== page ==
Bed Bath & Beyond Gets Rescue Loan and Says It Will Close 150 Stores

Bed Bath & Beyond, the beleaguered home goods retailer, said on Wednesday that it planned to close 150 stores and slash spending as it looked to stabilize its business by revamping its operations and raising extra cash.

The retailer, which is also considering layoffs, said it had secured $500 million in new financing, $375 million of which comes from a loan by the investment firm Sixth Street.

The funds will buy the retailer time to execute a turnaround strategy focused on increasing foot traffic and stocking its stores with more products that shoppers want to buy. It wants to recapture the market share it lost to rivals as shoppers pull back on spending. The company has about 1,000 stores.

“We are embracing a straightforward, back-to-basics philosophy that focuses on better serving our customers, driving growth and delivering business returns,” Sue Grove, Bed Bath & Beyond’s interim chief executive, said in a statement.

The retailer has been weighed down by double-digit declines in sales, negative cash flow, supply chain woes and a shift in consumers’ shopping habits away from spending on redecorating their homes at the high levels in earlier stages of the pandemic.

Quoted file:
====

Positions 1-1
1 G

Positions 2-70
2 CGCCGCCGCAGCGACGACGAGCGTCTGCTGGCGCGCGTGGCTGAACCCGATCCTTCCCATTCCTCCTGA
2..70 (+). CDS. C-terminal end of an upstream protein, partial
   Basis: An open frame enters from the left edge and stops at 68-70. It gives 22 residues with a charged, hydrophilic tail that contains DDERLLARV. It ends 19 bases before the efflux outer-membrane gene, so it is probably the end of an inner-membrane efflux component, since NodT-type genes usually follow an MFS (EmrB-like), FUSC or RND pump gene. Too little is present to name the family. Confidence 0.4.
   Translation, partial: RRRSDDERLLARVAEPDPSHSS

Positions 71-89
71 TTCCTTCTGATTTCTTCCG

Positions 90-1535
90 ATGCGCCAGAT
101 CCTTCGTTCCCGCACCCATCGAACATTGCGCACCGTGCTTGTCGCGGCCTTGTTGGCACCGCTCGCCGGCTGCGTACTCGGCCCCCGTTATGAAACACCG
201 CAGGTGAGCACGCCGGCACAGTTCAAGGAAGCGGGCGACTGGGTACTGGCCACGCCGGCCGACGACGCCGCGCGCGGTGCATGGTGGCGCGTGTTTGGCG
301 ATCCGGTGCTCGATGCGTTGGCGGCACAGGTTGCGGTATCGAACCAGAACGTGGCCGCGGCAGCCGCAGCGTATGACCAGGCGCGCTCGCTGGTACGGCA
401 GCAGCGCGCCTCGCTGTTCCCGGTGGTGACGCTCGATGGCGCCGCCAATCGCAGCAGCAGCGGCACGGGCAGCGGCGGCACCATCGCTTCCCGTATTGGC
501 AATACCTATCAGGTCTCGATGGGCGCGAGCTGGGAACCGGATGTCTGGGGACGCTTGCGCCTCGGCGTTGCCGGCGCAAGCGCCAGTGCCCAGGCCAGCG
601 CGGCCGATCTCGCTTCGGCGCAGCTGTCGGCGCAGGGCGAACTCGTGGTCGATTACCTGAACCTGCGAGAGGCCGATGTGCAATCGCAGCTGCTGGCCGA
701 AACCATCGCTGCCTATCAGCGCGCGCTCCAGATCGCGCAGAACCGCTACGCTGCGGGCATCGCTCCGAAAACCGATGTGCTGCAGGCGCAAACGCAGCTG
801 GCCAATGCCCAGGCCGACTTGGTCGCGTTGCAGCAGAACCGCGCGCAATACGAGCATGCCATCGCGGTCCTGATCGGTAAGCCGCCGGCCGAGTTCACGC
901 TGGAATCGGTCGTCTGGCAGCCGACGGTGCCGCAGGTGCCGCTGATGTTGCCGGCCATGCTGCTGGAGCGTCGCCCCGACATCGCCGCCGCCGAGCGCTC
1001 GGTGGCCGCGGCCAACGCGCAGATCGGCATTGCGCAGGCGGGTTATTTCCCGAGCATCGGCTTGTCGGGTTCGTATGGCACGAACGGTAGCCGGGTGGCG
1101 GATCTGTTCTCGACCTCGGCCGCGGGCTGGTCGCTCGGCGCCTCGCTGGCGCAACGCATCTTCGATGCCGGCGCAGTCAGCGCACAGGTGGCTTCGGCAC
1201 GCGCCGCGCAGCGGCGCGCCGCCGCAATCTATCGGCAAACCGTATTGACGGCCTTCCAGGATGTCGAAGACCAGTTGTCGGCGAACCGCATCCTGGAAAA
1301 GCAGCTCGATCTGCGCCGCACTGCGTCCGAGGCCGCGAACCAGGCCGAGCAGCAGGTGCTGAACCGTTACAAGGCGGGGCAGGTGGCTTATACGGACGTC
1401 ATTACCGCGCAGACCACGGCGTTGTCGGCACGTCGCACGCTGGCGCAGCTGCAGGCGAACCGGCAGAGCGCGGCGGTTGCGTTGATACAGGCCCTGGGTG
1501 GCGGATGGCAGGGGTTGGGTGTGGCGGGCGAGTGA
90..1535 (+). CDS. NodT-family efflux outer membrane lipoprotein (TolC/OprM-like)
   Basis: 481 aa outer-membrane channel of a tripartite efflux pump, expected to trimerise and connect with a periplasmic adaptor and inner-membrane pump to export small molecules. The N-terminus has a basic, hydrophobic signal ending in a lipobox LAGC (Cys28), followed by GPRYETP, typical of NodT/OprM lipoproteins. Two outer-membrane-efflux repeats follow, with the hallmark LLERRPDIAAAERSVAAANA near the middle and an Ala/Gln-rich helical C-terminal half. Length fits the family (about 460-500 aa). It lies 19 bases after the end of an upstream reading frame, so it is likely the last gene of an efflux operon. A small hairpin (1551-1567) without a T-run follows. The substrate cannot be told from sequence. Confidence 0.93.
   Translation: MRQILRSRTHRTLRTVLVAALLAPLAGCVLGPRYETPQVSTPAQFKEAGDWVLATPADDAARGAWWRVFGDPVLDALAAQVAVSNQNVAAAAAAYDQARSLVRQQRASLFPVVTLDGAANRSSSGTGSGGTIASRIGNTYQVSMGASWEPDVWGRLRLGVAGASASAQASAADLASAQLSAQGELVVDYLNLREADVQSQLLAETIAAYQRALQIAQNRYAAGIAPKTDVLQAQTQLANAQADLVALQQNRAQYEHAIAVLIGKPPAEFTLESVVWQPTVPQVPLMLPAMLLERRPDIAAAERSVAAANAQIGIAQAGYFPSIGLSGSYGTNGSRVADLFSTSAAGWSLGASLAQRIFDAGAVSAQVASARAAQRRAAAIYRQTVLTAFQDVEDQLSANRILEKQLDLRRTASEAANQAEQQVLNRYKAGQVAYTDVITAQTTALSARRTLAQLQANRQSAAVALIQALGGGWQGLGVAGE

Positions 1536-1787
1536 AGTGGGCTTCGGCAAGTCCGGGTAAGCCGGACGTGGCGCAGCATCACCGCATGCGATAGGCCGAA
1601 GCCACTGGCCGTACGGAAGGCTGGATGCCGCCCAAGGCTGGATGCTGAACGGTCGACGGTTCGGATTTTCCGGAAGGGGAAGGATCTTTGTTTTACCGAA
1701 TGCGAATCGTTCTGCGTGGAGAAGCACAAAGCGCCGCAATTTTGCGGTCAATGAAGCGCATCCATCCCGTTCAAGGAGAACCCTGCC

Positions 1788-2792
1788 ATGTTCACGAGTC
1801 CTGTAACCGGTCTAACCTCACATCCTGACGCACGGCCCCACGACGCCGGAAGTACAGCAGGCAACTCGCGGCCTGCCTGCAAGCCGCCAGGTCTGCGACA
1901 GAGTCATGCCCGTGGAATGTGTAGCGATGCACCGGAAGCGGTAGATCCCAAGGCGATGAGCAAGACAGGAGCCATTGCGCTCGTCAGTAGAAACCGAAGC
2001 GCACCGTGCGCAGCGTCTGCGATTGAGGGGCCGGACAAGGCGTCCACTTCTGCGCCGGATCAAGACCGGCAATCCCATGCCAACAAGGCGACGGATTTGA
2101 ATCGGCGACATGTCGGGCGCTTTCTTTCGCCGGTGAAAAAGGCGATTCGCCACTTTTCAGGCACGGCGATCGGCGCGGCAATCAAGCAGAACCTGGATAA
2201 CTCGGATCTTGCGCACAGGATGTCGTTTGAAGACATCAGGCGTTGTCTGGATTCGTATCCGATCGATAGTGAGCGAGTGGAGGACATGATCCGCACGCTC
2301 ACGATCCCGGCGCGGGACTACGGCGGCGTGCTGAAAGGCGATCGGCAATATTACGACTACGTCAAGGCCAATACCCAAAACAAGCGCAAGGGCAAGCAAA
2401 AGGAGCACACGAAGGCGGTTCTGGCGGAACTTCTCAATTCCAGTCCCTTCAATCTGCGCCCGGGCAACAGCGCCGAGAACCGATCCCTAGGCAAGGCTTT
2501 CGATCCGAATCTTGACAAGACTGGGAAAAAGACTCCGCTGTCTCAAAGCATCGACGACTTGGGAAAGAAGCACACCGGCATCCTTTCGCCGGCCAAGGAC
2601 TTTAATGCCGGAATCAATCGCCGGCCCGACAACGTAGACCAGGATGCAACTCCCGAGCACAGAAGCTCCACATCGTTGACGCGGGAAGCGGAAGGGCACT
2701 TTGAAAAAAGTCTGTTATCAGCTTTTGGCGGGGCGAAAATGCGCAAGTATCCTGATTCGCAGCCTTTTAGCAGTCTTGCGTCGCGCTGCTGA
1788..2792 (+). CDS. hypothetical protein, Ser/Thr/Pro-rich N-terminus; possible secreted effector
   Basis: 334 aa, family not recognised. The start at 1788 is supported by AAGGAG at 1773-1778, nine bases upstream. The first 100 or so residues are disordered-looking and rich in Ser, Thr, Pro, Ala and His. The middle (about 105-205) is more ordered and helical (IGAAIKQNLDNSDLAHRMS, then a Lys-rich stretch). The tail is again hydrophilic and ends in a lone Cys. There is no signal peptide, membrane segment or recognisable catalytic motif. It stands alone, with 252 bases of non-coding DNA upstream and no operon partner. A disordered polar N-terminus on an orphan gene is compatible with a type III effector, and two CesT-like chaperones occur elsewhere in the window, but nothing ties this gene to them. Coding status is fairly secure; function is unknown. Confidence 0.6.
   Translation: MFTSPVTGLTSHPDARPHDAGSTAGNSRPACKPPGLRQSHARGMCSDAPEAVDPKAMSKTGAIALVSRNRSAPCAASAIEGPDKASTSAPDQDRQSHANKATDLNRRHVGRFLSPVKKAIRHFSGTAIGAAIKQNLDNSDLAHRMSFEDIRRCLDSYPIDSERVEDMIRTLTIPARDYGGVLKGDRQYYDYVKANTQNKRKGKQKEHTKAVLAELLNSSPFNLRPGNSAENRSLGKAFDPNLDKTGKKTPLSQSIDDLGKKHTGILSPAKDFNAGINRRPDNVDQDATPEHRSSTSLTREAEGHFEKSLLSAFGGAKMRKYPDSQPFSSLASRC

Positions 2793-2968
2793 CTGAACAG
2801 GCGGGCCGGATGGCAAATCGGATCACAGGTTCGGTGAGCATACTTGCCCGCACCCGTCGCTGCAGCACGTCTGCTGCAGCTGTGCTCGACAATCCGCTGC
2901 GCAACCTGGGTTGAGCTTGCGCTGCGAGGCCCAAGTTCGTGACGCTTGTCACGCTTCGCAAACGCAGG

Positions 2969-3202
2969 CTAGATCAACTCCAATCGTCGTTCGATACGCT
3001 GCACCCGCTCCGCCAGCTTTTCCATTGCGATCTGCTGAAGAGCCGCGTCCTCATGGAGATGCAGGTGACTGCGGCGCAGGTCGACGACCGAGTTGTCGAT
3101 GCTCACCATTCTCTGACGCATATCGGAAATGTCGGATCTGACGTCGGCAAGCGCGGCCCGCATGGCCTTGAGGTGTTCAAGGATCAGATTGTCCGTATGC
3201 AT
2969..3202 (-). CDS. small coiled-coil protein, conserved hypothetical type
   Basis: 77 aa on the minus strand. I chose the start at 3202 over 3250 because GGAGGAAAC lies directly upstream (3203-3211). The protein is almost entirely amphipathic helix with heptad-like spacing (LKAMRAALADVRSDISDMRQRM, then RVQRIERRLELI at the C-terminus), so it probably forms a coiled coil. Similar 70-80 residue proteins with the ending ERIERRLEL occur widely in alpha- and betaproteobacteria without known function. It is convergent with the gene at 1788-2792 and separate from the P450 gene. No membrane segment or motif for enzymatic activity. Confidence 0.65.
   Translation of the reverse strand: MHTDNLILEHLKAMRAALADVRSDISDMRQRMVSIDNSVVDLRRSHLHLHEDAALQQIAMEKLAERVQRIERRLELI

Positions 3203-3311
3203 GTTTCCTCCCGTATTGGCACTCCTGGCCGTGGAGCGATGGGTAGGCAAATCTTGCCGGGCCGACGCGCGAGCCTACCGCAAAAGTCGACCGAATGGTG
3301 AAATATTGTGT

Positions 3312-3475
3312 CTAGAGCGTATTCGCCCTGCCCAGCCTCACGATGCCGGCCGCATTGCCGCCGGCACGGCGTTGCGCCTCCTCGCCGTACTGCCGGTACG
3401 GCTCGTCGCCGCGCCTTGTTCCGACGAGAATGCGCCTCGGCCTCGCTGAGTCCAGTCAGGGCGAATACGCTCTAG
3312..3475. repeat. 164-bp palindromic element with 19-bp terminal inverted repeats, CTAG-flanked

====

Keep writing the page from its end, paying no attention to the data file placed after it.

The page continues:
Bed Bath & Beyond also provided a grim financial update for its fiscal second quarter, which ended on Aug. 27. It said its comparable sales fell 26 percent from the year before and it recorded negative cash flow. It now expects to spend $250 million on capital expenditures this year, it said, sharply down from a previous plan of $400 million.

The company’s share price fell more than 20 percent in premarket trading, pulled down by an announcement on Wednesday that it planned to issue 12 million additional shares to raise more money, a move that takes advantage of the company being embraced by meme-stock traders in recent months. The stock has been on a wild ride this year, with rapid rises followed by equally steep declines, like the one on Wednesday.

Analysts and shoppers have felt that Bed Bath & Beyond has strayed from what once made it a major player in its industry. The company said that it would focus on national brands, a reversal of its emphasis on expanding its private-label brands, which didn’t resonate as much with customers as it expected. It said on Wednesday it would discontinue a third of its private-label brands, several of which it rolled out in the last year and a half.

“The most important thing to keep them afloat in the long term is added capital,” Seth Basham, an analyst at Wedbush Securities, said in an interview before the company announcement. Next, changing the company’s “value proposition” is important, he said, and “that second part is the harder part.”

Bed Bath & Beyond is still working with an executive search firm to find a permanent chief executive, after Mark Tritton, who held the top spot since late 2019, left in June. “We are in the earliest phase of the search process and will provide an update when appropriate,” the company said.

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